Noah Charney
Writer/Professor of Art History

Illustration by
Pik-Tone Fung

Dear 25-Year-Old Me,

Well, let’s get things straight from the start. It all turned out pretty much as you hoped it would, and feared it would not. Things were moving in the right direction when I last saw you (eight years ago now), but it really started to click at age 26/27.

I always thought that a good life broke itself down into several components: career, family, friends, place, pastimes. Success and happiness, or at the very least contentedness, in as many of these categories as possible is what we’re all after. All of them clicked into place just after I was your age, although the friends part was not quite what I had in mind.

Back at your age, I had the friends category perfected—but my great friends were met in England while we were all studying there, and as we knew would happen, we all went back to our native nations or elsewhere abroad after those studies ended. So the time of greatest friendships for me was age 22–24, and has not continued as I would have liked. The problem is merely logistics—those great friends are all many hours’ flight away, and email and phone calls don’t cut it. Of course I’ve got many new friends, but what I miss is the group dynamic that perhaps comes from a gang of friends who are all living together and all essentially single. Once you start to get married, and especially have kids, if you’re not in the same physical time zone, much less city, then it’s just too hard to keep up. If I’m lucky, I see these friends once a year, but often less. That’s just about the only thing that did not turn out as I had hoped, but that is the price I’ve paid for living in a lot of wonderful places, and having to establish new friendships in each.

Pastimes were never separate from career for me, I’m glad to say, not at your age, nor now. I write for fun and look at art for fun, and that’s what I do for work. The novel I wrote just before I was your age was sold just after I was your age, and became a big bestseller, allowing me to become a full-time writer, and part-time professor. I’m not sure what I would have done, had that not come to pass, so thank goodness it did. It never occurred to me that it wouldn’t, so perhaps the cocktail of self-confidence and positive thinking helped it come to pass.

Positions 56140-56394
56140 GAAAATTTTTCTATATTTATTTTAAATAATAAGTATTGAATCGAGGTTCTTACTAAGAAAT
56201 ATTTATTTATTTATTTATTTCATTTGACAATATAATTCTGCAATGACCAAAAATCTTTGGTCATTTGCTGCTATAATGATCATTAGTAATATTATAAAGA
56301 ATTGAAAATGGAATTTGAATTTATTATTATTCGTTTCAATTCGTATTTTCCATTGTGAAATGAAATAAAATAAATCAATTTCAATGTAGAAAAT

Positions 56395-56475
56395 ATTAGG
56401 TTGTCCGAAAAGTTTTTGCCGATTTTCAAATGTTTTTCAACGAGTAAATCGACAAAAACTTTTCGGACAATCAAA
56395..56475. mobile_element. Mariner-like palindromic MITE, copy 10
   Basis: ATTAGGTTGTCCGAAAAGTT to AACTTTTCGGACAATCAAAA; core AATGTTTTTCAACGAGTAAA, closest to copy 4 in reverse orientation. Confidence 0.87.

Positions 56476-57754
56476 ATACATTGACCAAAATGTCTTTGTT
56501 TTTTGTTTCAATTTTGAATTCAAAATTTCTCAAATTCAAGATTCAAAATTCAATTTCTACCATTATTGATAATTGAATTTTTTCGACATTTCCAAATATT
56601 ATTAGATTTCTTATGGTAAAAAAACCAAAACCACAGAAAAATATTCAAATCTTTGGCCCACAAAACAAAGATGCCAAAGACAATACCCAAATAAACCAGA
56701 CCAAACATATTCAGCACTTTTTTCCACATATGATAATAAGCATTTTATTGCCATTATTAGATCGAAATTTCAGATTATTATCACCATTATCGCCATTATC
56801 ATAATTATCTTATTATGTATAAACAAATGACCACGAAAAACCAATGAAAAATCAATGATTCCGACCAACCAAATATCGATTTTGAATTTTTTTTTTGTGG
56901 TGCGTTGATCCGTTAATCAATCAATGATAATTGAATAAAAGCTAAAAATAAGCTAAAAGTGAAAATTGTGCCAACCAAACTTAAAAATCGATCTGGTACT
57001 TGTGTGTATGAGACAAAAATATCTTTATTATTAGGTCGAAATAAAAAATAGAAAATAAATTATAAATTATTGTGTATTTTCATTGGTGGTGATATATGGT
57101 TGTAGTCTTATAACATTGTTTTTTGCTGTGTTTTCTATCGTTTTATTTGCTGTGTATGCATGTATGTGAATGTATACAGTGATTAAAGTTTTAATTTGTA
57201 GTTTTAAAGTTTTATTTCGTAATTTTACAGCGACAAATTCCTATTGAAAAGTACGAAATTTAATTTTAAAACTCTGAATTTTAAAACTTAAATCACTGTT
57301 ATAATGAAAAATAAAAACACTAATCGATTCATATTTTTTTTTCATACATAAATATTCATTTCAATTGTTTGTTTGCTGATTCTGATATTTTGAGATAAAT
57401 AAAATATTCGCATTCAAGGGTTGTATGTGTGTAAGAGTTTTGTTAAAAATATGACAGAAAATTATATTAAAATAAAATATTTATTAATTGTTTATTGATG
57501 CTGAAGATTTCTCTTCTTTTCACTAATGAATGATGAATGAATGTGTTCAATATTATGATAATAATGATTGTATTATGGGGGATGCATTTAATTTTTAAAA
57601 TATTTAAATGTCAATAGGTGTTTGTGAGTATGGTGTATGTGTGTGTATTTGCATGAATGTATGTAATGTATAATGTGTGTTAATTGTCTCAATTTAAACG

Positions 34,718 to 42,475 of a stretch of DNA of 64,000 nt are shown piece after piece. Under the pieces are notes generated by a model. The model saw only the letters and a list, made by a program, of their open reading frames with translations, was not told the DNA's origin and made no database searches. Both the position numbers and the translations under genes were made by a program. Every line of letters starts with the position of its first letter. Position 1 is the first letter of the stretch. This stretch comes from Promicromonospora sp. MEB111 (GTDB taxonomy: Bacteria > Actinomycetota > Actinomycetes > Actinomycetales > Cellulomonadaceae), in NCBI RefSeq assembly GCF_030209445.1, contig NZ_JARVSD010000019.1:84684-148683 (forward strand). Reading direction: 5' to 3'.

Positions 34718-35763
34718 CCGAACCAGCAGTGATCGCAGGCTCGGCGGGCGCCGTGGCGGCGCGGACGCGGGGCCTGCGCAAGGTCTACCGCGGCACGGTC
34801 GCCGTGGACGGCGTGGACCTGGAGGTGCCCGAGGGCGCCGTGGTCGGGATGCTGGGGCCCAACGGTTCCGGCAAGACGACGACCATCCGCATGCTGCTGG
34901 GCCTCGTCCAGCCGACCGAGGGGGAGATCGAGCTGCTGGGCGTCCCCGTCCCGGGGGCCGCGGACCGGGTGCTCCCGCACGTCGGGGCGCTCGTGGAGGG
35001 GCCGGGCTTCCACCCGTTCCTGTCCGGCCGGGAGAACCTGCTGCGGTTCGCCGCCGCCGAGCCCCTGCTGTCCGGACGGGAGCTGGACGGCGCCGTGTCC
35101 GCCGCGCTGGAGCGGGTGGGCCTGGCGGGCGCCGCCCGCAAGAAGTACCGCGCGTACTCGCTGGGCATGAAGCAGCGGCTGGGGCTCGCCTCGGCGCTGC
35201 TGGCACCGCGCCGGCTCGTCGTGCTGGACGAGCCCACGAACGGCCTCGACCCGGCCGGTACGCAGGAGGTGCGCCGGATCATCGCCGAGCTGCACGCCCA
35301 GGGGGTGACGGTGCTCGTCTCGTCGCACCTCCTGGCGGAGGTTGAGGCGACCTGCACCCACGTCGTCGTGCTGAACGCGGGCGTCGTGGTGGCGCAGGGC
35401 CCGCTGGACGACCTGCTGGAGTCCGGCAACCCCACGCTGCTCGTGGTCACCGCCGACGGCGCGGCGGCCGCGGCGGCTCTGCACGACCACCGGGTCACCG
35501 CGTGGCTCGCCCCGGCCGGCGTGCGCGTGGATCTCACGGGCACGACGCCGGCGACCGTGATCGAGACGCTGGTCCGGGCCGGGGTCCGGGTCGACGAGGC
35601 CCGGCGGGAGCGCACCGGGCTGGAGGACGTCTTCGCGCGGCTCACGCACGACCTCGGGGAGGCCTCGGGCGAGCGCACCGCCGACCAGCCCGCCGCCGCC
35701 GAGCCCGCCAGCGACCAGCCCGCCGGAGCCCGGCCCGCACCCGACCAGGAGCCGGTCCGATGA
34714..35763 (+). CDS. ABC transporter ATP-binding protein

Of course, I did think that work would be light and easy from the first novel on. In fact, life as a writer is a lot of hard work, more than I thought—though I can hardly complain about any aspect of a job that keeps me at home and in my pyjamas all day. But I put in very long days writing, I write articles all the time to make extra money and keep myself unforgotten between book releases, and my books haven’t come out as frequently as I would’ve liked. But I can and look to always be able to live as a full-time writer, which is a huge gift. So you’ve got nothing to worry about.

Place has worked out well. Since age 16, as you know, I’ve wanted to live in Europe, and always felt more at home here than my native USA. I was well on the path at your age, and the only question was where in Europe? That came down to who Mrs. Charney would be, and that had a very happy ending, too. I know it seemed like I would never find The One, though in the back of my mind I knew it was only a matter of time and kismet. But I did, and she’s everything we hoped she would be. She happens to be from Slovenia, so the place turned out to be Slovenia, with frequent trips to Rome and Umbria—a happy ending to the question of place.

And, of course, to family. The wife is all I could have hoped for, and now we’ve got our first kid (not counting our Peruvian Hairless, Hubert van Eyck), a three-month-old daughter. Everyone always tells you that having a baby is the best thing in the world and I’m pleased to report that it is just as good as everyone says. That’s mighty impressive because nothing is as hyped as your baby. But it is as advertised and then some.

So my advice to you would be patience. You are on the right track and everything is about to fall into place. Maybe you would’ve liked it to have fallen into place a few years earlier and it sometimes felt like it was taking far too long. But inevitably it does, and when it does, all you can do is count your lucky stars.

Best wishes and see you when you catch up to my age,


P.S. Good for you for living so long alone in Europe and not drinking too much nor smoking. Both sound lavishly appealing to me now and I’m quite shocked that I refrained in my youth.

July 2013